Photography by Miguel Jacob Credits: Photography by Miguel Jacob
Though she has already built an undeniably impressive career (Kirstine Stewart has become a household name and a mustfollow on Twitter—and she's done it while raising two children), Kirstine is remarkably modest. When asked how she made it to where she is today (was there a 10-year plan?), she says, laughing, that all the plans she's made have failed miserably.
Kirstine started out with the ambition of working in publishing, but around the time she graduated from the University of Toronto with a degree in English literature, the publishing market took a downturn and her dreams were dashed. She had no choice but to answer an ad for a receptionist job. "You don't know where you're going to be, and that's kind of the fun part," says Kirstine, reminiscing. She found a great role model in her boss at that first job and slowly moved up the ladder in the media world, working at Trio NewsWorld International, Hallmark Channel and Alliance Atlantis before eventually becoming executive vicepresident of English services at CBC.
That's where she was when she landed a job at Twitter. Many speculators thought it was a huge risk to leave the media giant for a relatively young social networking company, but Kirstine didn't see it as risky; she knew that a company based in social media was the future.
Tech companies like Twitter are all about taking chances— doing something different in order to move forward. "Ultimately, what we're chasing is what people want and need," says Kirstine. "And they can't communicate what those needs and wants are, necessarily, so you have to build for that before they even know what that is." She explains that, at Twitter, it was the users who came up with the idea of retweets and hashtags. "Clever companies are really listening to what people are saying they need. And that changes how leadership can happen."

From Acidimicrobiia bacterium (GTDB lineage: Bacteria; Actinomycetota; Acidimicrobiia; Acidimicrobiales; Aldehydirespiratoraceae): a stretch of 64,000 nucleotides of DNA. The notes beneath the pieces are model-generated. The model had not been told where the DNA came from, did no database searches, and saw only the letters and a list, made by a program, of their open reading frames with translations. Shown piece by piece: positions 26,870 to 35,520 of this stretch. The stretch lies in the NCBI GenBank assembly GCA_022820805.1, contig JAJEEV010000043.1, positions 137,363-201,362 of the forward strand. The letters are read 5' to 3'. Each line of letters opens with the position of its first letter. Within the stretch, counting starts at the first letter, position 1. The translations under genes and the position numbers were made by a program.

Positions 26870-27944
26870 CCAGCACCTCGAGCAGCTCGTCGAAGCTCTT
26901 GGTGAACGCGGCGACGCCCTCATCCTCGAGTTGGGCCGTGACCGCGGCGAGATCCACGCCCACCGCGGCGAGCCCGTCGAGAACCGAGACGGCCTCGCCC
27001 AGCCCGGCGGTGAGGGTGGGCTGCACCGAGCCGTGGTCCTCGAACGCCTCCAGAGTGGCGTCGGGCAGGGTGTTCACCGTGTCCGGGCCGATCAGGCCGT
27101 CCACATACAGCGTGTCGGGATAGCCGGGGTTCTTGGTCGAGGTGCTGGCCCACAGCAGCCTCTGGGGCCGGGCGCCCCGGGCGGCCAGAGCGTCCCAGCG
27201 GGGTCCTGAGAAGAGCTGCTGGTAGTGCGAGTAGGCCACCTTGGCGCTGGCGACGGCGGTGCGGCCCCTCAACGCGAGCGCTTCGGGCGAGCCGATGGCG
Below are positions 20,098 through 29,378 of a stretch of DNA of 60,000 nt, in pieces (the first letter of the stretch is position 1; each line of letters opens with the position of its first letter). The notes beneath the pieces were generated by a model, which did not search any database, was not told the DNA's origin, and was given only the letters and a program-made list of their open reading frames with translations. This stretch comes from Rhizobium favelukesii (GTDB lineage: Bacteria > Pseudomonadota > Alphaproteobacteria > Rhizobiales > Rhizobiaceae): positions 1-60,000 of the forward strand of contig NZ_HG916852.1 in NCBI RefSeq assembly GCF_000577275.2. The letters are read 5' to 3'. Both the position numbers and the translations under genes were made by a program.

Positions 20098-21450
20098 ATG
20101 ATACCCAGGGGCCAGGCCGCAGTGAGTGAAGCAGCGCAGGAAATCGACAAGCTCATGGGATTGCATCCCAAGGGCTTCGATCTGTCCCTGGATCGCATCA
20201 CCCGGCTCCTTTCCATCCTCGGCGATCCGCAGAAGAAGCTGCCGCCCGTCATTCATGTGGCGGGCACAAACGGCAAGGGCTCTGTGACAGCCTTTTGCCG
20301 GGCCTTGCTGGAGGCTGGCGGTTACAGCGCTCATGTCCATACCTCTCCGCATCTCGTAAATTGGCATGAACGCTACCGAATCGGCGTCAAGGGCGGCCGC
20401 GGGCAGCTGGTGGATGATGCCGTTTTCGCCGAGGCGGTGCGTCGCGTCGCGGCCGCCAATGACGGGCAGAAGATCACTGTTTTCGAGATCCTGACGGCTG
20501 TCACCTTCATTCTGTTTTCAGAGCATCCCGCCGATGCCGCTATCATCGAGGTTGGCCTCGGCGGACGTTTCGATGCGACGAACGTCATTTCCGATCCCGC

Taking risks and delivering groundbreaking ideas require confidence, which
can be a challenge for someone who's shy. Over the years, the naturally reserved Kirstine (who's never taken a selfie) has learned to get past the selfdoubt in the back of her mind. "I had to get over myself and ask, Wait a minute, what am I afraid of?" she says. "When you're self-doubting, maybe you're thinking too inwardly and letting that inhibition curtail what you're going to contribute." And, like many with a lot of responsibility, she's dealt with a bit of impostor syndrome—the feeling that you don't deserve your success—but she used it to her advantage. "If you can channel it and make it something that motivates you to learn more, that's a good thing."
"Learn more" is the best advice Kirstine can give in today's fast-changing business world. It's what she tells her two daughters, who will be entering the job market in the next few years. "The eldest is already in university. She doesn't know what she wants to do, and I told her to keep it as broad as she could, because who knew jobs like this existed four years ago? I said, ‘Concentrate on your interests and just learn as much as you can about everything.' "
Having a mother who has shattered the glass ceiling as a high-powered VP at an ahead-of-the-curve social media company has taught Kirstine's daughters another important lesson: Success is within reach no matter who you are. "They think they can do anything," says Kirstine. "And I think that's pretty cool."
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